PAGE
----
Tax liens in connection with property taxes
To be a successful bidder at a tax lien sale, you must be prepared. It’s a good idea to attend a couple of sales before you actually start bidding on properties. In this way you can become familiar with the bidding procedure, which is different in each state. New people are always amazed at what actually happens at a tax sale. It’s not what they expect. They expect to bid a healthy interest rate on a lien and are totally taken by surprise when the bidding goes down to zero and then up to very high premium. Continue reading How To Prepare For Your First Tax Lien Sale
If you are going to be successful at tax lien investing, you have to get good information. Many people rely on the free lists from the county or municipality. Some people use the tax sale list online on the county treasurer’s or tax collector’s web site along with information about the sale and information on how to register for the sale.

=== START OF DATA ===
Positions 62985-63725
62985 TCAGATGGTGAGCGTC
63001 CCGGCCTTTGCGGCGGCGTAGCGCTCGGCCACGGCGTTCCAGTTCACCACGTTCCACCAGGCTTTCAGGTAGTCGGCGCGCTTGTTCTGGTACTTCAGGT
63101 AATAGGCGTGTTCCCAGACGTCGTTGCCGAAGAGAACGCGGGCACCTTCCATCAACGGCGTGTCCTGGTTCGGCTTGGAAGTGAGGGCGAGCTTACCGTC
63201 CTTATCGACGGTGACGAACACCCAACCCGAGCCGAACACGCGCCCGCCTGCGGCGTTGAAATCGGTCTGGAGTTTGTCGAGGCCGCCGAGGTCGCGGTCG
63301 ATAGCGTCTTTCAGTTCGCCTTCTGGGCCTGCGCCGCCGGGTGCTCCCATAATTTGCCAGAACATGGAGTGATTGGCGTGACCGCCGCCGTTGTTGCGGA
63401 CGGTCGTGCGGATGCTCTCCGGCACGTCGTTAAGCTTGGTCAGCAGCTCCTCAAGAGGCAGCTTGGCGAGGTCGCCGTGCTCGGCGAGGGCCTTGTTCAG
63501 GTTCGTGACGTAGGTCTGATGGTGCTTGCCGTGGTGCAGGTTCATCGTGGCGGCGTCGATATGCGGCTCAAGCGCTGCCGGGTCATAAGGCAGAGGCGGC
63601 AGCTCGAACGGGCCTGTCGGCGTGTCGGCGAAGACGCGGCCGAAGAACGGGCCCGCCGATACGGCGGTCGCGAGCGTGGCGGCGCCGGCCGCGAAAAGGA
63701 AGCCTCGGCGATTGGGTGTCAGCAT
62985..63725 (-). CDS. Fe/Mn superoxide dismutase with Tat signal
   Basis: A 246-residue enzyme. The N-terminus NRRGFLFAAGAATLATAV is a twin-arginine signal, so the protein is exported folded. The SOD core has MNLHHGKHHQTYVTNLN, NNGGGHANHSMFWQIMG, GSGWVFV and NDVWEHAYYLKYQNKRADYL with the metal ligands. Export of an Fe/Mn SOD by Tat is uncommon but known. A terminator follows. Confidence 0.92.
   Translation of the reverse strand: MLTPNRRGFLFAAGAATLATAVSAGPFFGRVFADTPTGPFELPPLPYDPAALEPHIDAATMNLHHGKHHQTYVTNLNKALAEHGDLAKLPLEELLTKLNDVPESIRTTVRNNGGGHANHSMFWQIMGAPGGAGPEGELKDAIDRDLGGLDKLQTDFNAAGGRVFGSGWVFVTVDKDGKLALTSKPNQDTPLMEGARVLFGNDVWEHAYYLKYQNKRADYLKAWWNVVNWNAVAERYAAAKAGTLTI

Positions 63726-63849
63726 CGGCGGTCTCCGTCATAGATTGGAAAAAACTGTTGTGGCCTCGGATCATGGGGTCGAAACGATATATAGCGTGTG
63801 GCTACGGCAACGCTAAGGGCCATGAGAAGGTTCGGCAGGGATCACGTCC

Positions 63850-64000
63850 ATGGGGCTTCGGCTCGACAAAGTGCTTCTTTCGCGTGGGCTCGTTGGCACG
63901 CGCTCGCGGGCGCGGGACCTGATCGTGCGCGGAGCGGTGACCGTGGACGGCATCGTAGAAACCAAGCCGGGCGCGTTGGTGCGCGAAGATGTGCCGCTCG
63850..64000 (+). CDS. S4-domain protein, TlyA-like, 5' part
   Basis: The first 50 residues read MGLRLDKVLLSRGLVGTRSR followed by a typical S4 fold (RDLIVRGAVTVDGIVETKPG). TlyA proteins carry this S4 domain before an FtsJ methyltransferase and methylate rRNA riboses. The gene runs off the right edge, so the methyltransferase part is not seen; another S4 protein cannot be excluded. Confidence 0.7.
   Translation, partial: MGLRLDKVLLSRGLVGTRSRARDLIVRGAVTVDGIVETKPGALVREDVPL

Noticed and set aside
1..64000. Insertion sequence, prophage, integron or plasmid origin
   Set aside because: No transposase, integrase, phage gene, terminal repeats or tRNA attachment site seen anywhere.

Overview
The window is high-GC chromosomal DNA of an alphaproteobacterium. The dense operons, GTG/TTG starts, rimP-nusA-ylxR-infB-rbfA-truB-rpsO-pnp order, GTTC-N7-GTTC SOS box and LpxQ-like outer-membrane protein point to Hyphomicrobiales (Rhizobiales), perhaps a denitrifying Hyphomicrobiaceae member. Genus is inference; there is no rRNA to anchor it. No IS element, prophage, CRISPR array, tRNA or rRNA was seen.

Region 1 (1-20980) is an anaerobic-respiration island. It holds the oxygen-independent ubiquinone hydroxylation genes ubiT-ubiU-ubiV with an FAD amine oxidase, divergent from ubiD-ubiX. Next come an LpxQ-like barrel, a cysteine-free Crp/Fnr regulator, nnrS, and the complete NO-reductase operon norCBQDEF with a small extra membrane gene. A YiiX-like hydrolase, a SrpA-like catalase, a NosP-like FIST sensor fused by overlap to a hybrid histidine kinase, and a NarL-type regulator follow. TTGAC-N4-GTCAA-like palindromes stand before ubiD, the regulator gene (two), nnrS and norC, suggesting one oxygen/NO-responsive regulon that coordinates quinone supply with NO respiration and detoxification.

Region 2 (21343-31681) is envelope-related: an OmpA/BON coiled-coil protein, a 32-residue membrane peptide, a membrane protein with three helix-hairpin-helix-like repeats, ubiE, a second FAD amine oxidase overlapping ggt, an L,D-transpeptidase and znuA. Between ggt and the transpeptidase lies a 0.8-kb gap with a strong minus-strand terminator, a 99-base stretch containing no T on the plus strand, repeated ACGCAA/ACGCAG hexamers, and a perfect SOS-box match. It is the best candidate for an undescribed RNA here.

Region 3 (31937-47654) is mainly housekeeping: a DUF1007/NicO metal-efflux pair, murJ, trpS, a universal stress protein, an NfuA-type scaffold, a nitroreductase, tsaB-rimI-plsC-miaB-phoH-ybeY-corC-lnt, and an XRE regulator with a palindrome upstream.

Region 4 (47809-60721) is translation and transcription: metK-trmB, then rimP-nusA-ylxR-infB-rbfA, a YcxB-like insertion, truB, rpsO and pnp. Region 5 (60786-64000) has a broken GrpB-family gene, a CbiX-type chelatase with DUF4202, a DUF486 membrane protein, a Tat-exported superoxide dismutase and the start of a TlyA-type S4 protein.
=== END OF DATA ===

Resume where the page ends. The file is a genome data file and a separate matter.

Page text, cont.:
I get a lot of questions from people that want to know how they can purchase tax liens or tax deeds through the mail and internet. They specifically want to know about left over tax liens and tax deeds. These are tax lien certificates or tax deeds that are ‘left-over’ from the tax sale. In other words no one bid at them at the sale and they were struck of to the county, state, or municipality. In most states if the delinquent tax property is not sold at the tax sale, it is struck of to the county or municipality. A few states allow the assignment of tax lien certificates or tax deeds to investors. There are pros and cons to purchasing leftover or assignment liens or deeds from the county.
I use www.NACO.org to find tax sale property lists online for tax lien and tax deed sales. This only works for counties that have this information online. For counties or states that do not have this information online, you can either call the tax collector and ask how to get the tax sale list or you can buy the tax sale list from a tax sale list provider.